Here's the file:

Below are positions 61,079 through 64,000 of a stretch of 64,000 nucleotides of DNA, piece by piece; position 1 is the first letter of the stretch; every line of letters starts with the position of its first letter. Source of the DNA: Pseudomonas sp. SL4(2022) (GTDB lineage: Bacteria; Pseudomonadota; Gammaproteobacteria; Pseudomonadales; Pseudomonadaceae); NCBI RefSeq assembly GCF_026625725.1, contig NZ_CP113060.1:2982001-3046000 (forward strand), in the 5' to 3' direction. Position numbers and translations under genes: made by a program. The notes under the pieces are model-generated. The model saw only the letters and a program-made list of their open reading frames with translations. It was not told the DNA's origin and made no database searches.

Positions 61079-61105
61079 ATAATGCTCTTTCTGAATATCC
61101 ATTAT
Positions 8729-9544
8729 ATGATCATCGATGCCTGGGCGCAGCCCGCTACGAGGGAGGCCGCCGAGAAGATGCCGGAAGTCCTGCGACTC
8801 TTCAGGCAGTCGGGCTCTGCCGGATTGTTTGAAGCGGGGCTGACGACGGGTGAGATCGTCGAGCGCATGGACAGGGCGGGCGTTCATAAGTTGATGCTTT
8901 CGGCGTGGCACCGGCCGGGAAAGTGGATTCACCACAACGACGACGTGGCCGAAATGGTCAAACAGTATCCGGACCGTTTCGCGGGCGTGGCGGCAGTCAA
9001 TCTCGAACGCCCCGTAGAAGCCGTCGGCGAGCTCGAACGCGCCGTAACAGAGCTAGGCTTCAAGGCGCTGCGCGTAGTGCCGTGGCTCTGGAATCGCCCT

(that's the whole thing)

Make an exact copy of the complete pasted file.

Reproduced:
Below are positions 61,079 through 64,000 of a stretch of 64,000 nucleotides of DNA, piece by piece; position 1 is the first letter of the stretch; every line of letters starts with the position of its first letter. Source of the DNA: Pseudomonas sp. SL4(2022) (GTDB lineage: Bacteria; Pseudomonadota; Gammaproteobacteria; Pseudomonadales; Pseudomonadaceae); NCBI RefSeq assembly GCF_026625725.1, contig NZ_CP113060.1:2982001-3046000 (forward strand), in the 5' to 3' direction. Position numbers and translations under genes: made by a program. The notes under the pieces are model-generated. The model saw only the letters and a program-made list of their open reading frames with translations. It was not told the DNA's origin and made no database searches.

Positions 61079-61105
61079 ATAATGCTCTTTCTGAATATCC
61101 ATTAT
Positions 8729-9544
8729 ATGATCATCGATGCCTGGGCGCAGCCCGCTACGAGGGAGGCCGCCGAGAAGATGCCGGAAGTCCTGCGACTC
8801 TTCAGGCAGTCGGGCTCTGCCGGATTGTTTGAAGCGGGGCTGACGACGGGTGAGATCGTCGAGCGCATGGACAGGGCGGGCGTTCATAAGTTGATGCTTT
8901 CGGCGTGGCACCGGCCGGGAAAGTGGATTCACCACAACGACGACGTGGCCGAAATGGTCAAACAGTATCCGGACCGTTTCGCGGGCGTGGCGGCAGTCAA
9001 TCTCGAACGCCCCGTAGAAGCCGTCGGCGAGCTCGAACGCGCCGTAACAGAGCTAGGCTTCAAGGCGCTGCGCGTAGTGCCGTGGCTCTGGAATCGCCCT